Issue Date: September 17, 2012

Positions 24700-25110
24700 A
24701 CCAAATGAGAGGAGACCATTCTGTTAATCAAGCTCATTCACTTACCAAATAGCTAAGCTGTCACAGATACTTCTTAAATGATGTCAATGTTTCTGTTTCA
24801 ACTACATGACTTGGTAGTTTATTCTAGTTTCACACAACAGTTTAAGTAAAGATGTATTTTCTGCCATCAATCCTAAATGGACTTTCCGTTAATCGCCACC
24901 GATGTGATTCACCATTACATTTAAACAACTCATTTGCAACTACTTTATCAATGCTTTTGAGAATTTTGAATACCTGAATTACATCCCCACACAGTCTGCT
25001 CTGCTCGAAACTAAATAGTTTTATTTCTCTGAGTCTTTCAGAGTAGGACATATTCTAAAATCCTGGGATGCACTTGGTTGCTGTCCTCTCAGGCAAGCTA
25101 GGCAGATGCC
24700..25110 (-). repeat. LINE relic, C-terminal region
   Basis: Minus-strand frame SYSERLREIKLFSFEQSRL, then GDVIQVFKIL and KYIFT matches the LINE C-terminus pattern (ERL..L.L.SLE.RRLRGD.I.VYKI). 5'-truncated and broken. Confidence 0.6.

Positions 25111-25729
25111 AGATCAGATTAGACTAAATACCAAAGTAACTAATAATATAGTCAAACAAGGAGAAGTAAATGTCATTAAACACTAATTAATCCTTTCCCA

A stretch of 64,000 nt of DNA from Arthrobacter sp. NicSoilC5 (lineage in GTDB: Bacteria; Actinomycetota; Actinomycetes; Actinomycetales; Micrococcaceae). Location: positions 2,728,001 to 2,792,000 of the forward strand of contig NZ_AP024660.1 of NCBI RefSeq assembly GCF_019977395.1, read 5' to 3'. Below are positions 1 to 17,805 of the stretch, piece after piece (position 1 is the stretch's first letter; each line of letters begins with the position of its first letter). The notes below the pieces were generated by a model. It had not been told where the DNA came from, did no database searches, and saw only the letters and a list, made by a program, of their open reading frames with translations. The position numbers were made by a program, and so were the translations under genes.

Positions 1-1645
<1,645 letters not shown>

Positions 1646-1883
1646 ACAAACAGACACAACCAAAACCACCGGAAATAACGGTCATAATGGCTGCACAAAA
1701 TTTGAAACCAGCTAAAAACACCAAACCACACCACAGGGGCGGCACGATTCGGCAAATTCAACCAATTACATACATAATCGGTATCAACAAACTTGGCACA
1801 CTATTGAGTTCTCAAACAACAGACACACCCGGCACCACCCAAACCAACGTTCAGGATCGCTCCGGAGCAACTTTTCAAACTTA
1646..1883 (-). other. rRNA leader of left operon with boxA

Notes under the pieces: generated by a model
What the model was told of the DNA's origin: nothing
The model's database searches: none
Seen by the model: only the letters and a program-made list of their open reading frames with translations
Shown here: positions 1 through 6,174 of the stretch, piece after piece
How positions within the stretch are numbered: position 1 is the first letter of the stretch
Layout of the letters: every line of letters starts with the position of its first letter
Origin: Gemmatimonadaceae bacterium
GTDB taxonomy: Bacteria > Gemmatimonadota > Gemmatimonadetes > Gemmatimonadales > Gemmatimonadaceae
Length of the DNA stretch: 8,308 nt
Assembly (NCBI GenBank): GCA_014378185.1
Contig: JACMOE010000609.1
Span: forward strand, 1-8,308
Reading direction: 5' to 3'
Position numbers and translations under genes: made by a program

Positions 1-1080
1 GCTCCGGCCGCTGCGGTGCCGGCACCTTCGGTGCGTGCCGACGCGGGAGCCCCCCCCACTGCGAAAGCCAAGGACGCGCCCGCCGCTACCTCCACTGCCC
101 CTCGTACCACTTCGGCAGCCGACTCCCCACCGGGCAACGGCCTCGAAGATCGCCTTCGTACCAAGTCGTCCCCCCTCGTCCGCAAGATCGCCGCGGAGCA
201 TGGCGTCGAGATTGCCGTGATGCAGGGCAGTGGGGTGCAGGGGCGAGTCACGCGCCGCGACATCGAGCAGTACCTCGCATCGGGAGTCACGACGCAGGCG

The brilliant blue hue of the Pollia condensata fruit does not arise from pigments, but rather from the layered structure of nanoscale cellulose fibrils in its skin’s cell walls, researchers report (Proc. Natl. Acad. Sci. USA, DOI: 10.1073/pnas.1210105109). A team led by Ullrich Steiner of Cambridge University examined a sample of Pollia condensata collected in Ghana in 1974 and preserved at the Royal Botanic Gardens. The scientists were unable to extract any type of pigment from the fruit, so they studied its anatomy to figure out the origin of its unusual metallic blue color. They found that the fruit’s multilayered cell walls act like tiny reflectors, thanks to the helical cellulose fibers within them. Each cell reflects a specific color. Blue reflectance dominates, but there are also cells that reflect red or green, giving the fruit a pixelated appearance. Depending on the orientation of the helices, the fruit can reflect both left- and right-circularly polarized light. “The bright blue coloration of this fruit is more intense than that of any previously described biological material,” the researchers point out.
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